The import thing to note is that there is no law that says you MUST do this or that when it comes to mixing/mastering..

What I am presenting to you are options and techniques and depending on the song or genre.. certain methods tend to achieve the result you are after.

Which one? That's really up to you to decide!

So what I am trying to do here is give you lots of tools in your toolbox to get the job done.
  #5  
Old 2010-12-09, 13:14
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Truhse Truhse is offline
 
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Of course. And we do really appreciate this. But sometimes we tend to "dont understand anything instantly".

So let me change the question a bit. Can we archieve even better results by using both techniques? If yes, which step we should do first?

Cheers

edit: maybe anyone can exchange the compressors in the patch with multiband compressors? I tried but ended up in "not to know" whre to put the CV cable now....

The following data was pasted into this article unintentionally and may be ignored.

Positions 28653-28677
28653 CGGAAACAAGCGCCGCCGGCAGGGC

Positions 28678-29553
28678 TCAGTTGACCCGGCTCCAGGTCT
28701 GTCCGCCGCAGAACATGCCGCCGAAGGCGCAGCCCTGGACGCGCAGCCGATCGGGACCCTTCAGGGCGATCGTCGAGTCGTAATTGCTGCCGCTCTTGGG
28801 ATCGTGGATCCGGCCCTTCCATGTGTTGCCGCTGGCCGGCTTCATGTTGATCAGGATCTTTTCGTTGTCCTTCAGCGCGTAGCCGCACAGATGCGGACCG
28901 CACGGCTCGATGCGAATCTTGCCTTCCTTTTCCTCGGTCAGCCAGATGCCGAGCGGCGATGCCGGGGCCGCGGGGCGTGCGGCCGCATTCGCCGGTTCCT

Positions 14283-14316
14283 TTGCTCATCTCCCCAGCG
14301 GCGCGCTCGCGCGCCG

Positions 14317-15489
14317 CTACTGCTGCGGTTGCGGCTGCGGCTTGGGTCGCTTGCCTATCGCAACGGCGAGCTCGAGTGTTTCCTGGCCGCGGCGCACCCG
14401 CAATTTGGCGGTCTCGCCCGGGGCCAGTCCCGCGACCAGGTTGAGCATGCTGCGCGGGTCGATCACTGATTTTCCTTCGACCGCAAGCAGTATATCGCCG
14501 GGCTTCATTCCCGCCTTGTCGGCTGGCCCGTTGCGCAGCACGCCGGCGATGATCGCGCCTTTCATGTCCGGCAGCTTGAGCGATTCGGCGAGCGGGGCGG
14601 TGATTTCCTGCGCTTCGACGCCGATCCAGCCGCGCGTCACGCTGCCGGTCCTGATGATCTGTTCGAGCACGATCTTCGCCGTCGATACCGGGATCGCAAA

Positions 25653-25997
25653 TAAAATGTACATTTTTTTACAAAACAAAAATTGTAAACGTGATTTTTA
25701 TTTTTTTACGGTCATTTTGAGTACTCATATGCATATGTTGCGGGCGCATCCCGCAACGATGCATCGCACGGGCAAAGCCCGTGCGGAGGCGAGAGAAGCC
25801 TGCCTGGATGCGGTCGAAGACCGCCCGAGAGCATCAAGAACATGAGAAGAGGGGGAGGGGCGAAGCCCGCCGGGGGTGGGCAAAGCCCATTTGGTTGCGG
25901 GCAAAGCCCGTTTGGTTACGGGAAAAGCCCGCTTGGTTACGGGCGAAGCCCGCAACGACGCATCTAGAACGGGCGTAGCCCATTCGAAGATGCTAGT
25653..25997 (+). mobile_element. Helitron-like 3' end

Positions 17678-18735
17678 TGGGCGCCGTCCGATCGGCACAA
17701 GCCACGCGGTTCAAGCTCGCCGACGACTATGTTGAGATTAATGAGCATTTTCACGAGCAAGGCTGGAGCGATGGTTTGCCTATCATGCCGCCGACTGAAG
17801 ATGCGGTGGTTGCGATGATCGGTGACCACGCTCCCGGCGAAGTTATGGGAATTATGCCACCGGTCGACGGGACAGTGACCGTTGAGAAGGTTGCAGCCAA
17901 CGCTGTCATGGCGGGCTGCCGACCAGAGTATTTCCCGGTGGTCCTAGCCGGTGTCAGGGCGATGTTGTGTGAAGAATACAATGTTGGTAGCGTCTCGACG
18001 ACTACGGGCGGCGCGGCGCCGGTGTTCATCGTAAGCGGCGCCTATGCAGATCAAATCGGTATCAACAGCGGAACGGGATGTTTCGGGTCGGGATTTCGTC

Last edited by Truhse; 2010-12-09 at 13:34.
  #6  
Old 2010-12-09, 13:35
James Bernard's Avatar
James Bernard James Bernard is offline
 
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Honestly the song will dictate the technique.

Mastering is always an art/science of choosing the tool you need to make the song sound it's best.

So, if the song in question was mixed well and just needs a little extra special sauce.. I personally would go for mid-side.

If the song was mixed on $5 usb speakers by a platypus wearing earmuffs, then I am probably going to head straight for multi-band processing of some sort to fix all the mistakes.
  #7  
Old 2010-12-09, 13:43